Skip to content

Lewis sees 'missed opportunity' with back-to-back Solheim Cup, Ryder Cup

Angel Martinez / Getty Images Sport / Getty

CASARES, Spain (AP) — Golf fans have a unique opportunity to watch the two greatest team events in the sport being played in back-to-back weeks, with the Solheim Cup in Spain being followed by next weekend's Ryder Cup in Italy.

And while many fans were planning trips to attend both, some prominent figures in women's golf felt the Solheim Cup could have done a better job of feeding off the popularity of the men's Ryder Cup.

“I thought this could have been marketed together as two weeks in Europe, two Cups for play,” said Stacy Lewis, captain of the U.S. Solheim Cup team. “I think it was a missed opportunity for the sport of golf. I wish that people could get the sponsorship things out of their head and let’s figure out how we can work together because this may not ever happen again of the two Cups being in the same year. So I thought it was a massive missed opportunity.”

It is the first time both events are being played in back-to-back weeks. The Ryder Cup was played on even-numbered years from 2002 until the 2020 edition was postponed until 2021 because of the coronavirus pandemic.

The Solheim Cup will be played in 2024 again, and the Ryder Cup in 2025, with organizers keeping the competitions in different years.

“We tried to do a little bit with the guys and just weren’t really able to move things along the way I would have liked,” Lewis said. “I just would like to see it for the good of the game. It’s not to further women’s golf. Let’s further the game of golf in general.”

Lewis said she tried “really hard” to get organizers on the same page.

“I probably spent more time on it than I should have,” she said. “But whether it was timing or it was too late in the process, I don’t know. I mean, to really market it correctly, this probably had to happen two years ago. So it’s something that going forward, I think the game of golf needs to get on the same page and do better with.”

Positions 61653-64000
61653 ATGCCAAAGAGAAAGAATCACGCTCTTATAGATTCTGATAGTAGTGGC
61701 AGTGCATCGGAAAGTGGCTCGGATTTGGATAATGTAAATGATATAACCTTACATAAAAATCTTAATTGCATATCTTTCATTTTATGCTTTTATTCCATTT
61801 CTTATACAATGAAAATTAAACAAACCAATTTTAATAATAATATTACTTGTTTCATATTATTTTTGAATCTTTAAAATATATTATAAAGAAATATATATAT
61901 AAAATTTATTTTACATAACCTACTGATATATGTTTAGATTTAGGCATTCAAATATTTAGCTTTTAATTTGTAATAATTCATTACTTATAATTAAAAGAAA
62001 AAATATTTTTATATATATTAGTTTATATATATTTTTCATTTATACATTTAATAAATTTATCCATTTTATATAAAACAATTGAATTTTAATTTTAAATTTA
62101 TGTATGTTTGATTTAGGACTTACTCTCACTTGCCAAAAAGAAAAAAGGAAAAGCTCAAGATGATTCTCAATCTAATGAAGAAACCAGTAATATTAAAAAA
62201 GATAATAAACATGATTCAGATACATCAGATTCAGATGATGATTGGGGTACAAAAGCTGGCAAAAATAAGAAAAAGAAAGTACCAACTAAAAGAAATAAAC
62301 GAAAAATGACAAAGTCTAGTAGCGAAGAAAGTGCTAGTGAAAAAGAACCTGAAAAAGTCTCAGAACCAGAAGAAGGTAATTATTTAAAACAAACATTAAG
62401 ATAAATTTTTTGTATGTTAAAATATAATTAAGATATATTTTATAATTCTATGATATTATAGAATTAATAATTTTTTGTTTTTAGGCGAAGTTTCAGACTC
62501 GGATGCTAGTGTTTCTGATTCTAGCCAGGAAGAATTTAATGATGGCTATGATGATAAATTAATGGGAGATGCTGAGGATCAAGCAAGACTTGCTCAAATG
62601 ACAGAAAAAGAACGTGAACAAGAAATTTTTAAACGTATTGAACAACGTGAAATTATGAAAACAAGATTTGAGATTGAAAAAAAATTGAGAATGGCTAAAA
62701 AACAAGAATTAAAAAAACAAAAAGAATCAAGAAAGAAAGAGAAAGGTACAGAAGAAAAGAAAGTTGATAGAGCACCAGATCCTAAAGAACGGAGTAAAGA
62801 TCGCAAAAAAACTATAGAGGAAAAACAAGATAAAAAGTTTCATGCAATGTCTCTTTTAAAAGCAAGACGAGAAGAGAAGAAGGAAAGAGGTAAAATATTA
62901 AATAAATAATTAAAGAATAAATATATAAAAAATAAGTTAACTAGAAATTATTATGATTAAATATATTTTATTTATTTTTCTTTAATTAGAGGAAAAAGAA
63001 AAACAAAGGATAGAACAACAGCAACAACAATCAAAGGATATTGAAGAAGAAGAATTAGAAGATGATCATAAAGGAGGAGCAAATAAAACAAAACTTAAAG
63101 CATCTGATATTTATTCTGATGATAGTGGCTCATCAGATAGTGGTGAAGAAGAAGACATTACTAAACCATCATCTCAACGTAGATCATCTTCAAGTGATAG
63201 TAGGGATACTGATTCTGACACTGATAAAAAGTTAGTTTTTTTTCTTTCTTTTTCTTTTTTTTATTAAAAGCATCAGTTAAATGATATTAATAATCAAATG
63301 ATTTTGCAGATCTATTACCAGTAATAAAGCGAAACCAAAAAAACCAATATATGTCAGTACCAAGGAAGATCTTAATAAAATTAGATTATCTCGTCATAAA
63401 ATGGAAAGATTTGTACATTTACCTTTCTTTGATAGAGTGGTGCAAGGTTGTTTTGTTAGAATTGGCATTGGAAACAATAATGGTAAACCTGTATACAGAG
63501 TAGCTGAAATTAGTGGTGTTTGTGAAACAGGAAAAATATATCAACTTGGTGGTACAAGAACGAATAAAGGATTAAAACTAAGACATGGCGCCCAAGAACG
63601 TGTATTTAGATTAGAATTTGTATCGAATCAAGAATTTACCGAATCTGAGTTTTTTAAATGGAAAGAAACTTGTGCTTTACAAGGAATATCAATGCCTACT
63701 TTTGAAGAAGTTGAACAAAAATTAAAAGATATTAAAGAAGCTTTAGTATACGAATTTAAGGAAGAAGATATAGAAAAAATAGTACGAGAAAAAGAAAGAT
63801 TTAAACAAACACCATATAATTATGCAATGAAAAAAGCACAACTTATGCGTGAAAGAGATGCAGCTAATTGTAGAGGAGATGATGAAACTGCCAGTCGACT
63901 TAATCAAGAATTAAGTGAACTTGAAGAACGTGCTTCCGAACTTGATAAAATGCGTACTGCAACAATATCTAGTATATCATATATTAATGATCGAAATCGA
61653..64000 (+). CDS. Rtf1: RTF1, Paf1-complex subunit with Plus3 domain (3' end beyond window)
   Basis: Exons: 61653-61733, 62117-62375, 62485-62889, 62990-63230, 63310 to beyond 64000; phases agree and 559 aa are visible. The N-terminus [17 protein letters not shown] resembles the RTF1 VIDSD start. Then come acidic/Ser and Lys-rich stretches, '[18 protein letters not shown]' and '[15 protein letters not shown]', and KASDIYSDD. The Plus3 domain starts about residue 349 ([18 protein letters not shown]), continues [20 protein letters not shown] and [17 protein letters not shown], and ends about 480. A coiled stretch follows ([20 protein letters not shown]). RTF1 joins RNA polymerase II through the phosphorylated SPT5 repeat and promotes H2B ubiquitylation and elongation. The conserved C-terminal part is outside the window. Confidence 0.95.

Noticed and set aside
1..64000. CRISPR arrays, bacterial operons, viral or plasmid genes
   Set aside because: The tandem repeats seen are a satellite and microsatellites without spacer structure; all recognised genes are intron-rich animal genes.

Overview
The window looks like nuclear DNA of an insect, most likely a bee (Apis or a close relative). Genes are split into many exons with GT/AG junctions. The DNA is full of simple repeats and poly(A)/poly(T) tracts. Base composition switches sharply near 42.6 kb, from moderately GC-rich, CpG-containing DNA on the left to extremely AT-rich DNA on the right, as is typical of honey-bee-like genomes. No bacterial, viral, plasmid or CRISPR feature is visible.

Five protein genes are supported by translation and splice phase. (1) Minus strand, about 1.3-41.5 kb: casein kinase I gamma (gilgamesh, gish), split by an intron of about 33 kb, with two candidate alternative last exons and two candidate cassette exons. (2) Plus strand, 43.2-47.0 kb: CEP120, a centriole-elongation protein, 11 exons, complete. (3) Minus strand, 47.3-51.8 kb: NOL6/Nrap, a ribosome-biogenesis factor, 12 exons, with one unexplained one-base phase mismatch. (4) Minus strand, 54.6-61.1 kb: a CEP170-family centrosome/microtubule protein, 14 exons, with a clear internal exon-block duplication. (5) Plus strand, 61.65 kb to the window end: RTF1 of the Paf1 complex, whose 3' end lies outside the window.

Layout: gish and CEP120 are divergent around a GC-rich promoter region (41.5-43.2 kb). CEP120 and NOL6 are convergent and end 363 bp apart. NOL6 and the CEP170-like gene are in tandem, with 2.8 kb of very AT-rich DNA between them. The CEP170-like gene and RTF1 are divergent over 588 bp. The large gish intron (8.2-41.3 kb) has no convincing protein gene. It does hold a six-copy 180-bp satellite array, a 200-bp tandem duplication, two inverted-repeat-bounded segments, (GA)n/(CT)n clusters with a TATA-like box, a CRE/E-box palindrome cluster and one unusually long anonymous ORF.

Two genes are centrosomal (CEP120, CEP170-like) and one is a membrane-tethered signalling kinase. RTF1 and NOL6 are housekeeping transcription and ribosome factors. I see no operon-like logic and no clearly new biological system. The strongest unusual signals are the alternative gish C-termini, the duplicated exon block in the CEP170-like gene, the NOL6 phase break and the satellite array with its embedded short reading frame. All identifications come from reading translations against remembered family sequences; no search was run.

The LPGA, which helps organize the Solheim Cup, said in a statement that there were “logistical complications presented with bringing together two organizations”, but added that “we know more collaboration between the men’s and women’s golfers representing the United States would prove beneficial for athletes, fans and partners alike.”

For many die-hard golf fans, everything turned out perfect for this two-week span.

“It worked out great to have them together like this,” said Patty Evans, a 70-year-old American from Reno, Nevada. “If you are going to come all the way from the United States to Spain, you might as well just walk over to Italy, right?”

Evans came from the U.S. with a group of about two dozen people to spend the two weeks in Europe touring Spain and southern Italy inbetween the two tournaments. Many Europeans were doing the same, coming to Spain before heading to Italy for the highly anticipated Ryder Cup in Rome.

“It was perfect for us,” said Amanda Reynolds, who visited from Ireland. “You get a little bit of Spain and a little bit of Italy while watching some good golf.”


AP golf:

Daily Newsletter

Get the latest trending sports news daily in your inbox